By Frances Foster | Contributor
I am not a particularly early riser, nor do I consider myself to be a “birder.” Yet, I was thrilled to take part in a bird-banding project that took place early one Saturday morning on Curt and Lynn Alpeter’s land in East Charlotte. Curt invited a few Charlotte Land Trust board members and friends to join him and Mark LaBarr, a wildlife biologist who works for Audubon Vermont, to participate in this really exciting event.
The land trust holds a perpetual conservation easement on 42 acres of Curt’s land, which means that the land can never be developed. Curt, who is the board chair of Audubon Vermont, manages this land for bird and wildlife habitat. A federally funded program administered by the Natural Resources Conservation Service that helps fund wildlife management has helped Curt pay for extensive invasive-species removal work and the improvement of natural habitats. This invasive removal has allowed native shrubs and trees, such as dogwood, maple, oak, hickory, apple and cherry, to grow up and provide a more diverse habitat for birds and other wildlife.
Mark LaBarr has been guiding Curt on habitat management and has monitored the area for the past five years to assess the impact of that work. Priority birds, such as golden-winged warblers as well as the blue-winged warbler, have increased in population as have overall bird numbers of many other songbirds, such as orioles, bluebirds, indigo buntings and scarlet tanagers.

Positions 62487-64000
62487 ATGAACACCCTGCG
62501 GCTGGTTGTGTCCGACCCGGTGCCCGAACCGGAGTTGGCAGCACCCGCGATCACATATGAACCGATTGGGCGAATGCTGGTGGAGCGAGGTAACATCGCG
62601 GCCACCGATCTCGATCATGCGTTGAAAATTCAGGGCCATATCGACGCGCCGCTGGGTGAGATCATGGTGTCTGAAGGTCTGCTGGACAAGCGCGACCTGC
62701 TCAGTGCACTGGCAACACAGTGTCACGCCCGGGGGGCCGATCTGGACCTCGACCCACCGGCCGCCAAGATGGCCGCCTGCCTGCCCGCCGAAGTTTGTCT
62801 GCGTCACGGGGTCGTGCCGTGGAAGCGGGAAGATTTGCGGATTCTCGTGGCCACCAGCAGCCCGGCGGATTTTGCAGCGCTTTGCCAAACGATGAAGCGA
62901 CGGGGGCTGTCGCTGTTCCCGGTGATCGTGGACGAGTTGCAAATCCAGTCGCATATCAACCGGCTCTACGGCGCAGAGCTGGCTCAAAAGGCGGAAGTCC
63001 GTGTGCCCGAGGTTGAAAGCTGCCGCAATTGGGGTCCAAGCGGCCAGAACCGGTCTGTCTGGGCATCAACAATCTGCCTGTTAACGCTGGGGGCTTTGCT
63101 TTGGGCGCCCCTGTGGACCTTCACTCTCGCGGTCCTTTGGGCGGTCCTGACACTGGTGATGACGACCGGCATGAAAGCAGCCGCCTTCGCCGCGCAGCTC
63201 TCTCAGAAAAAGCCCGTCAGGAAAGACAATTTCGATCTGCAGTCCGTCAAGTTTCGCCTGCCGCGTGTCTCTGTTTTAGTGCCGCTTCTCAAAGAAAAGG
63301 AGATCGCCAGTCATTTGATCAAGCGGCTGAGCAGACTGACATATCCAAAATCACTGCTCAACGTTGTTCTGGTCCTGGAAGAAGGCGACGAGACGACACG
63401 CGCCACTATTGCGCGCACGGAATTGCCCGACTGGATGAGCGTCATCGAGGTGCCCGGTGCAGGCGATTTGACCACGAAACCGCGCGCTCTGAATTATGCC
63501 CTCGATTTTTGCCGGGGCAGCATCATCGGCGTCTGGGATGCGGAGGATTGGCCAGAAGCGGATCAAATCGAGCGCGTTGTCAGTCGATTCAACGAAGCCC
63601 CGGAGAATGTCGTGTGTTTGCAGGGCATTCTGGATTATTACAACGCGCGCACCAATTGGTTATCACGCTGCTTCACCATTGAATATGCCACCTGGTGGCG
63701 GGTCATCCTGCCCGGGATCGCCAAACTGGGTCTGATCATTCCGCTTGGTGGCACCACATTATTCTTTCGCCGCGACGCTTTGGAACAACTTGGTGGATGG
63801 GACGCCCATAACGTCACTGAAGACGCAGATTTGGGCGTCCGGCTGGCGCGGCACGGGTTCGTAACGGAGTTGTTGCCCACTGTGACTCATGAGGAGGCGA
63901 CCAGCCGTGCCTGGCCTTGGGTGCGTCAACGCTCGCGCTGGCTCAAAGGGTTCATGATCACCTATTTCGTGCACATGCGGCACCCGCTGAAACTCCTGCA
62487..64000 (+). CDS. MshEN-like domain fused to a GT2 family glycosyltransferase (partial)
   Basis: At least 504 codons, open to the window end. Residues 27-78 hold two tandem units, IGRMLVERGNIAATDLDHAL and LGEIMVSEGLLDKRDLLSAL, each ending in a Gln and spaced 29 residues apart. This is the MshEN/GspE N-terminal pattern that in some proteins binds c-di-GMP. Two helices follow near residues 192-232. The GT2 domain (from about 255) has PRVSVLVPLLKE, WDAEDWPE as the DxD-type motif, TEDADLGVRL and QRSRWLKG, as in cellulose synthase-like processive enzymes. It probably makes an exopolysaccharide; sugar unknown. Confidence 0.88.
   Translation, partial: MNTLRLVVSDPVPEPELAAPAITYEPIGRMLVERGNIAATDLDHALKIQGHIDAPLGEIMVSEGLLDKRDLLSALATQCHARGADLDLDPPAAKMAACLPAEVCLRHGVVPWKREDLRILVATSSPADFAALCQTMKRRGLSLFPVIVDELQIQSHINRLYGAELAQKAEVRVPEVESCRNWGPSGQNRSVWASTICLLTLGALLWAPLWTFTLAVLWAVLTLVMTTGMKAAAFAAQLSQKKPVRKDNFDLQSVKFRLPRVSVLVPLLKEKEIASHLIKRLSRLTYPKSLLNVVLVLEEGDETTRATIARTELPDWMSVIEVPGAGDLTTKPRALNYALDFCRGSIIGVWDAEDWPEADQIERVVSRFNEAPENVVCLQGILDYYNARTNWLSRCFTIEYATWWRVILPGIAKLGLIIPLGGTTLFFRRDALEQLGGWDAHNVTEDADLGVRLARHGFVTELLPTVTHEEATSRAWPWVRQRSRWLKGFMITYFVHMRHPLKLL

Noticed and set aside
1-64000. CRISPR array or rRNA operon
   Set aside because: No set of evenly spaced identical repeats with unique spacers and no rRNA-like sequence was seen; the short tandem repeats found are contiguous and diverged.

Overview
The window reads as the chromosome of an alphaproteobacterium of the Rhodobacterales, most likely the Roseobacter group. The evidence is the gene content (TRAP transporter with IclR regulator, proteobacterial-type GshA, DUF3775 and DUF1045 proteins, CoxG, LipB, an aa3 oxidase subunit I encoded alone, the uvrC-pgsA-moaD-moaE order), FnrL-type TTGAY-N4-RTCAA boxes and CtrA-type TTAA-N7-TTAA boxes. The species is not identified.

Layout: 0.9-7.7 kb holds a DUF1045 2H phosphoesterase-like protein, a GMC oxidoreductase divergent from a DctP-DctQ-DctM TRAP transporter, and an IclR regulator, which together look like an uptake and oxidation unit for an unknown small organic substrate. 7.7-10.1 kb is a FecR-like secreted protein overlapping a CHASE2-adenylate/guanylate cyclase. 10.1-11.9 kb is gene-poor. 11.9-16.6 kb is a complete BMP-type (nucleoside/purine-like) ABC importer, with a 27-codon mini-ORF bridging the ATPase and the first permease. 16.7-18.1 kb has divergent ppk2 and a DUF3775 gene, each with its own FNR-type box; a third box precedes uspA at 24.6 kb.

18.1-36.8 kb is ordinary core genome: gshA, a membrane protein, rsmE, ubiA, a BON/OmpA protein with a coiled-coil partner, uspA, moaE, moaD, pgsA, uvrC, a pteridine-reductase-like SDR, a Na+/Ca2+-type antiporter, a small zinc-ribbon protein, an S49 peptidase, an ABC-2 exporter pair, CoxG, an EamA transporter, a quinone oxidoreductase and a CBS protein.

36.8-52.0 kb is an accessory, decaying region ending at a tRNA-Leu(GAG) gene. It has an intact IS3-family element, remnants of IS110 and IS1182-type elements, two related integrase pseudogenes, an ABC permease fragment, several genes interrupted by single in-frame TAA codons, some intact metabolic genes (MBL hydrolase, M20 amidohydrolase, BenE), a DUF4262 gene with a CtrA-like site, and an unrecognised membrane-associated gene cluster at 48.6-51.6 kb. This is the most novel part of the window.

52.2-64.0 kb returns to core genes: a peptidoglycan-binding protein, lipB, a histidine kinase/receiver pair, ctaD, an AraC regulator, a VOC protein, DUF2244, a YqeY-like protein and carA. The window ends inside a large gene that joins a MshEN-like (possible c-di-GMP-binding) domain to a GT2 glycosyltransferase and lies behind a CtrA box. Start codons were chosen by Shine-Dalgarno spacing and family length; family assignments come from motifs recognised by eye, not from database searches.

On our early morning adventure onto Curt’s land, Mark had set up a series of mist nets on the property. These look like long badminton nets with pockets in the netting designed to catch unsuspecting birds when they fly into the net. Our group was very excited to see a variety of songbirds that were briefly captured. The nets caught a beautiful bluebird, which Mark banded, and a variety of warblers, which was our goal for that day. Mark was excited when we caught a rare golden winged warbler in the net (see photo). He explained to us that this particular bird is no longer living in any other New England states and seems to particularly like the Champlain Valley of Vermont.
What does banding mean? Mark weighs the bird on a small scale, measures its wing span, records its sex and then affixes a tiny metal band loosely around the bird’s leg. All the information about the bird, as well as the number on the band, is recorded and later logged into a national database. Banding serves as a way to document birds, to understand life expectancies and where they winter, and to help track population health. We caught one bird that already had a band on it. The number was recorded—we later learned that this same bird had been banded last year on Curt’s land!
For almost 30 years the Charlotte Land Trust has worked to protect the most special lands in Charlotte. Our mission is to conserve exceptional agricultural lands, natural areas, scenic views and vistas, and land that provides recreational access. We were pleased to be invited to partner recently with Audubon Vermont in its mission to protect birds, wildlife and their habitat through engaging people of all ages in education, conservation, stewardship and action.
Our Saturday outing perfectly represented why the conservation of important wildlife habitat is important and demonstrated how the careful management of these types of properties can really enhance the habitat.